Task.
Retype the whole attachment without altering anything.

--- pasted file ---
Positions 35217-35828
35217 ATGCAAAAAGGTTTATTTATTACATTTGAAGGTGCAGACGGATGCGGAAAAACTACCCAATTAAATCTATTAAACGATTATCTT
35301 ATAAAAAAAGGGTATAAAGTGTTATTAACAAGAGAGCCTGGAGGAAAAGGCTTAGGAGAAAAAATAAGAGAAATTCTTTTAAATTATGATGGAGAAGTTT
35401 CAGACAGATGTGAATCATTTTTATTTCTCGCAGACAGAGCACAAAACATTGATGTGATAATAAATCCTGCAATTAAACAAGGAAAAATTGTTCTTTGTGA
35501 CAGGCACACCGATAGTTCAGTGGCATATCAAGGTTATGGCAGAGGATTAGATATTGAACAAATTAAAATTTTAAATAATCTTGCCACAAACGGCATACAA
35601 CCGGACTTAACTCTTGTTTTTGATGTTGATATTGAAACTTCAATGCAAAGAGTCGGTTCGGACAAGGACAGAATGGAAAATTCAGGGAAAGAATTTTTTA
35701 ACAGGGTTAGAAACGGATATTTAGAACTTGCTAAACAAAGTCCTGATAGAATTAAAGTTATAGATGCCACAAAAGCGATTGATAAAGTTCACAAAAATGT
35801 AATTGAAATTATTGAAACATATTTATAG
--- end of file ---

Positions 35217-35828
35217 ATGCAAAAAGGTTTATTTATTACATTTGAAGGTGCAGACGGATGCGGAAAAACTACCCAATTAAATCTATTAAACGATTATCTT
35301 ATAAAAAAAGGGTATAAAGTGTTATTAACAAGAGAGCCTGGAGGAAAAGGCTTAGGAGAAAAAATAAGAGAAATTCTTTTAAATTATGATGGAGAAGTTT
35401 CAGACAGATGTGAATCATTTTTATTTCTCGCAGACAGAGCACAAAACATTGATGTGATAATAAATCCTGCAATTAAACAAGGAAAAATTGTTCTTTGTGA
35501 CAGGCACACCGATAGTTCAGTGGCATATCAAGGTTATGGCAGAGGATTAGATATTGAACAAATTAAAATTTTAAATAATCTTGCCACAAACGGCATACAA
35601 CCGGACTTAACTCTTGTTTTTGATGTTGATATTGAAACTTCAATGCAAAGAGTCGGTTCGGACAAGGACAGAATGGAAAATTCAGGGAAAGAATTTTTTA
35701 ACAGGGTTAGAAACGGATATTTAGAACTTGCTAAACAAAGTCCTGATAGAATTAAAGTTATAGATGCCACAAAAGCGATTGATAAAGTTCACAAAAATGT
35801 AATTGAAATTATTGAAACATATTTATAG